Zacharias P. Thundy

from Wikipedia, the free encyclopedia

Zacharias Pontian Thundy actually Zacharias Pontian Thundiyil (born September 28, 1936 in Changanacherry , Kerala ) is an Indian - American , Roman Catholic theologian and religious scholar . Until his retirement he was Professor of Indian Philosophy and Religions at Northern Michigan University .

Live and act

Thundy is the son of Joseph Joseph Thundy and Mary Joseph Thundy. In 1958, Thundy graduated from the Pontificium Athenaeum in Pune (today's Pontifical University of Saint Thomas Aquinas ) with a Bachelor of Arts . Four years later he received his Bachelor of Theology and Master of Theology from the same university.

Thundy began his career in 1963 as a teacher at Dharmaram College in Bengaluru , a position he held for a year.

It was 1964 when he immigrated from India to the USA. In 1965, Zacharias received his Master of Arts degree from DePaul University . Also in 1968 he received a Ph.D. from the University of Notre Dame .

In 1968 he took the position of assistant professor in the English Department of Northern Michigan University. In 1972 Zacharias was appointed associate professor at the same university. Then in 1976 he became a professor at Northern Michigan University, where he worked until his retirement in 2001. On December 15, 1983, he married his wife Gina Marie Thundy. You have two children.

The result of his research sees u. a. the influence of Buddhist missionaries on the authors of the New Testament . Using literary-critical methods , he was able to show that materials from other cultural environments were incorporated into the Gospel editorial team as components. Thundy also takes up positions of Richard von Garbe , who in 1914 also dealt with the influences from India on early Christianity . Garbe saw mainly the Buddhist influences on the New Testament, on the apocryphal gospels and the Christian legend literature.

In 1993 he dealt intensively with the possible influence of Buddhist ideas on some currents in Judaism . He saw a possible connection point in the monastic community of therapists in Alexandria (Egypt), which was established there by Jewish hermits from the beginning of the 1st century BC. Existed until the beginning of the Christian era in the 1st century AD. This community was reported by Philo of Alexandria , who lived in the first half of the 1st century AD. Philo described the therapists in De Vita contemplativa .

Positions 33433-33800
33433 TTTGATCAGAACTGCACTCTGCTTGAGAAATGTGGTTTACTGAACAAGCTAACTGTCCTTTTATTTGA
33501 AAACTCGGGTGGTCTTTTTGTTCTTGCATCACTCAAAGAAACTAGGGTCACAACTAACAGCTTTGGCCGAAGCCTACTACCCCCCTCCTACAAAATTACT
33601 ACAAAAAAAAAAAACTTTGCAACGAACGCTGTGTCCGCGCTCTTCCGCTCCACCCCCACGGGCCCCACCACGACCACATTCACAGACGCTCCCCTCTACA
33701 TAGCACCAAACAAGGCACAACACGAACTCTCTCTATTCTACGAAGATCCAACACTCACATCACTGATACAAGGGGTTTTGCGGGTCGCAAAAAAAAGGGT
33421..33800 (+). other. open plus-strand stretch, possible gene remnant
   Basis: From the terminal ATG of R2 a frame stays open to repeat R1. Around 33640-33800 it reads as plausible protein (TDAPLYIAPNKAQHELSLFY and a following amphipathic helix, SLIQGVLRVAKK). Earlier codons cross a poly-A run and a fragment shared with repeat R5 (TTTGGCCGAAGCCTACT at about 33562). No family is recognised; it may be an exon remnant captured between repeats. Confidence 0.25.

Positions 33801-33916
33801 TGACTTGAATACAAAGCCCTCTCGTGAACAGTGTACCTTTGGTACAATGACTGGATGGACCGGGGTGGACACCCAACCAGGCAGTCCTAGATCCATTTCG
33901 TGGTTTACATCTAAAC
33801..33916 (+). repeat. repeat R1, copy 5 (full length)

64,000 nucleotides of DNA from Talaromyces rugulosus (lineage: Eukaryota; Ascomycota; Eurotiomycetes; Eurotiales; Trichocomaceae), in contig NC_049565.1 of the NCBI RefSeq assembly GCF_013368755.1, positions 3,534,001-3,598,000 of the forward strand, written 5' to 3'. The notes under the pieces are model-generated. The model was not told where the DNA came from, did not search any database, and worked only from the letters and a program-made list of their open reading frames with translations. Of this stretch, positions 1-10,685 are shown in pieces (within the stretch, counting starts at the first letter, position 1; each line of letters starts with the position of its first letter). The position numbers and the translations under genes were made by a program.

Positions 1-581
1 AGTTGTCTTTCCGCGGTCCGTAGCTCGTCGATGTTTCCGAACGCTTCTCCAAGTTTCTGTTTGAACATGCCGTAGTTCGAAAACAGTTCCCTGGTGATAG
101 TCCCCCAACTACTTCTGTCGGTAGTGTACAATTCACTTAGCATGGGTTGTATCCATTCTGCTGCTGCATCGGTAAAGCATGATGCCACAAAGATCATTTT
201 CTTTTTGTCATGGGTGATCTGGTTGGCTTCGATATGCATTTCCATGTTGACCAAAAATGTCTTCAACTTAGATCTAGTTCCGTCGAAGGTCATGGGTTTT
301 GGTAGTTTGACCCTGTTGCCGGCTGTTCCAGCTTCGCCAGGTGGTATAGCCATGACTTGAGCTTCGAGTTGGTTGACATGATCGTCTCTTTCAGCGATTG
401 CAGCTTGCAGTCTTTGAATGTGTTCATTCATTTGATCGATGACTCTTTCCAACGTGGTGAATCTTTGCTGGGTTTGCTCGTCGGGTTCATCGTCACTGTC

Under Ptolemy II Philadelphus , he was in contact with King Ashoka , Alexandria experienced a strong boom. For the Ptolemies there was a great interest in an exchange of goods with the Indian subcontinent. In the process, not only the land route but, to a greater extent, the sea route across the Red Sea to the mouth of the Indus and on to southern India developed significantly. According to Thundy, the term θεραπευτής for the grouping of therapists, according to his hypothesis , goes back to the Sanskrit word " Theravada " ( Sanskrit स्थविरवाद sthaviravāda "the teaching [ vāda ] of the ancients [ thera ]"). By language change the Indian word with is consonant "ʊ" and "ð" by Grimm's been converted into a Greek "π" and "τ". He sees evidence of this, among other things, in the fact that with Clemens von Alexandria , a Greek theologian and church writer , “ Buddha ” always appears in the spelling “Boutta” ( Βοττα ).

Fonts (selection)

  • Buddha and Christ: Nativity Stories and Indian Traditions. Brill, Leiden 1993, ISBN 90-04-09741-4
  • Religions in dialogue: East and West meet. University Press of America, Lanham [Md.] 1985.
  • Holy Mary Magdalene: Old and New. Createspace Independent Publishing Platform, 2016
  • Rabbouni by Mary Magdalene: Misreading. CreateSpace Independent Publishing Platform, 2016
  • The Trial of Jesus and His Death on the Cross. CreateSpace Independent Publishing Platform, 2015
  • Contact between early Christianity and Buddhism in the gnostic milieu. 1987

Web links

  • Zacharias P. Thundy: The Temptation of Buddha / Christ and the Fourth Gospel. ( [2] on

Individual evidence

  1. Zacharias Pontian Thundy educator author ( [1] on
  2. Richard von Garbe : India and Christianity. Tübingen 1914; Reprint: VDM, Saarbrücken 2007, ISBN 978-3-8364-2193-5 .
  3. Michael von Brück , Whalen Lai : Buddhism and Christianity. History, confrontation, dialogue. CH Beck, Munich 1997, ISBN 3-406-42646-8 , pp. 713-714, footnote 56.
  4. Zacharias P. Thundy: Buddha and Christ: Nativity Stories and Indian Traditions. Brill, Leiden 1993, ISBN 90-04-09741-4 , pp. 206-208; 245 (
  5. Heinz Gerster : Budjas Buddhists. Ways and Worlds of Early Buddhism. Elster, Zurich 2015, ISBN 978-3-906065-33-5 , pp. 26–28
  6. ^ "Theravada" (teaching of the elders), also known as the southern tradition, traces its roots back to the community of elders (Sthavirada). They only accepted the Tripitaka (three baskets of discourses preserved in the form of the Pali canon ) as the legal basis. In Theravada the goal is to become an arhat (worthy one). An arhat is someone who has attained enlightenment ( bodhi ) and is no longer reborn through attaining nirvana . In early Buddhism no distinction is made between the Buddha's enlightenment and the enlightenment of his disciples.
  7. see also Hermann Detering : Buddha, Josua, Jesus and the way to the other bank. Independently published, ISBN 978-1-980796-05-3 , 2018, p. 49.
  8. see also Elmar R. Gruber , Holger Kersten : The Ur-Jesus: the Buddhist sources of Christianity. Ullstein, Frankfurt am Main 1996, p. 249 f.